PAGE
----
Dynamic Occlusion, Postural Colapse and Dental Arches

In this post you can find animations that reproduce the dynamics of a healthy dental occlusion and its relation to the translation and rotation of the TMJs and the movement of the upper cervical spine. We have also included animations that show the consequences of a collapsed dental occlusion: the animations show postural collapse of the skeletal structure on different planes and its relation with the height and shape of the dental arches.

Dynamic Dental occlusion and alignment of the TMJ, Mandible and Upper Cervical Spine

Dental Occlusion and TMJ, Mandibular C1 C2 alignment

Healthy dental occlusion is dynamic: there have to be constant contacts (at least 3 in each moment) between teeth of the opposing dental arches during the whole cycle of movement fro E to A to O to U and back.

In the animation above you can see 4 positions of dental occlusion as they relate to the position of the mandible and the cervical spine.

We have named them E, A, O and U because positioning the mouth as if speaking those letters will put the mandible close to those positions.

The following video shows how a healthy mouth moves easily back and forth from and to those 4 positions.

Please watch it noting that mastication is not a “chop-chop” movement guided by a TMJ acting as a hinge. Mastication in a helthy mouth is a cyclical movement, up and down, forward and backwards along the same lines and in E-A-O-A-E-A-O….

And you can also note from the animation above how those 4 positions of the mandible correspond to different tilts of the head. That happens because the fulcrum of the rotation movement of the mandible is not in the TMJ but in the second cervical vertebrae, called Axis or C2.



Unlike what many dentist belive and practice, mastication IS NOT a “chop-chop” movement with the TMJ acting as a hinge. The TMJ IS NOT a hinge.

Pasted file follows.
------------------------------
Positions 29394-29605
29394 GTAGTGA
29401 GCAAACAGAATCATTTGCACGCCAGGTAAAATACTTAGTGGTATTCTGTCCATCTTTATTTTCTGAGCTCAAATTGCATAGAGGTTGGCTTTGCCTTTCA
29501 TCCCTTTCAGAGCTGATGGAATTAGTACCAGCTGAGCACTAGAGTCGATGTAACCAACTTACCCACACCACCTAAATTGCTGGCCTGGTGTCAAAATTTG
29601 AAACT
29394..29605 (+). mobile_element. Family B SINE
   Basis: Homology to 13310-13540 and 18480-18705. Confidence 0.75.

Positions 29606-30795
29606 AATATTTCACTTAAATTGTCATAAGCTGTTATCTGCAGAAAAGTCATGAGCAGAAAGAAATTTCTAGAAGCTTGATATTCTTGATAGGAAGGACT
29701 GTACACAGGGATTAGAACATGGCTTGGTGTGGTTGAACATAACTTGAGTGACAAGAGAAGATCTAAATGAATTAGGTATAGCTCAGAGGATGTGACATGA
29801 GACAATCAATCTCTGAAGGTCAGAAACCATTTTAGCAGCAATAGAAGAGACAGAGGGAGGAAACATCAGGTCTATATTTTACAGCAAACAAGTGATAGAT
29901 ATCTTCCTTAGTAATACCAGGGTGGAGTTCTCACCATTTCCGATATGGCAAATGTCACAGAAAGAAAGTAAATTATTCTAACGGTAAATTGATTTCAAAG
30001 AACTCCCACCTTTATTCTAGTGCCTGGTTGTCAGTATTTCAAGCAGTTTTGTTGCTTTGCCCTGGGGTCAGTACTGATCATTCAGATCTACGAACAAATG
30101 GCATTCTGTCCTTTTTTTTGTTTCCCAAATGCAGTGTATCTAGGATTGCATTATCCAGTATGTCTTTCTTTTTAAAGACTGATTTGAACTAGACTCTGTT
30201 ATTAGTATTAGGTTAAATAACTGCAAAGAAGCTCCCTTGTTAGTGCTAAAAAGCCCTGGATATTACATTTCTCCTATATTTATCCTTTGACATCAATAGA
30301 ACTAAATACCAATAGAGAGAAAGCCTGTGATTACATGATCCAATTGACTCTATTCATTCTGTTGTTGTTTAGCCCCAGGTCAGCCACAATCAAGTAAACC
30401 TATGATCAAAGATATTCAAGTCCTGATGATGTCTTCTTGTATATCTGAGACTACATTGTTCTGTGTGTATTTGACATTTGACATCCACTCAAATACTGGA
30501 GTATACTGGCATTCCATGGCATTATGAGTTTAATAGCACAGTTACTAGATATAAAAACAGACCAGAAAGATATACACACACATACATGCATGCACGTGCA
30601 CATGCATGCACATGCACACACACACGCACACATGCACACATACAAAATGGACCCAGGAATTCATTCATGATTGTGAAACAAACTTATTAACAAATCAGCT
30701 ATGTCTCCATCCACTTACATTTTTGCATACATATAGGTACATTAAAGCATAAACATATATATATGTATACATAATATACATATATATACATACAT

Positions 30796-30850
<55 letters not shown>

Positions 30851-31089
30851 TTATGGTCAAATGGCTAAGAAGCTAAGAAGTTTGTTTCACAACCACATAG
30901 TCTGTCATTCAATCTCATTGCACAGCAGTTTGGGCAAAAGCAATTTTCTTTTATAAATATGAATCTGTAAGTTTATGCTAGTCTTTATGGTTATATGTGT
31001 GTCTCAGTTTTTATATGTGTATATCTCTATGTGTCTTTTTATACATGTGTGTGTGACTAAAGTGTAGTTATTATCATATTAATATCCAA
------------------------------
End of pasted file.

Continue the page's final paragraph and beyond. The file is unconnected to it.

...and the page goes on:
1. Constant “kissing” contacts in all positions between teeth of the oposing dental arches (at least 3 in every single moment).
  2. Gliding ramps on molars that guide these movements seemlessly.
  3. The movement from E to a to O and to U has to be along the same line.
  4. The mandible can not move laterally or twist (what is known as excentric movement of the mandible) until it goes past the o position,


The brain needs those constant “kissing contacts” between opposing teeth of and along the same plane and line in order to know if the Mandible, TMJ and upper cervical (Atlas or C1 and Axis or C2) are aligned.

In order to move the mandible in a balanced and aligned way, there have to be at lest 3 contacts between teeth of the oposing dental arches. 2 are at the back of the mouth on molar or premolar teeth and are called “working contacts“. The third contact is in front teeth and is called “balancing contact.”


Alignment of the neck

The first thing that happens is that the mandible will not move in a line forward-backwords and up-down and will put twsting strain on the TMJs.

If the mandible is allowed to move sideways before lower front teeth have passed the O position, chances are that the TMJ will displace and derange the condylar disks.

Medial displacement of the TMJ disks (towards the inside of the skull) is the one that can trigger nasty neurological conditions.

The twisting derangement of the TMJs will, in turn, twist the upper cervical spine and precipitate the postural collapse that you can appreciate in the next animations.







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7. How-to Videos: Cranial Osteopathy – The hard palate
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10. Get the ALF – Make a dental model
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15 thoughts on “Dynamic Occlusion, Postural Colapse and Dental Arches

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  14. So is “A” max intercusp and “O” centric relation?

    Prior to finishing prosthetics, how well could you function without a splint? I.e. pain free and comfortable for 24+ hours at a time?


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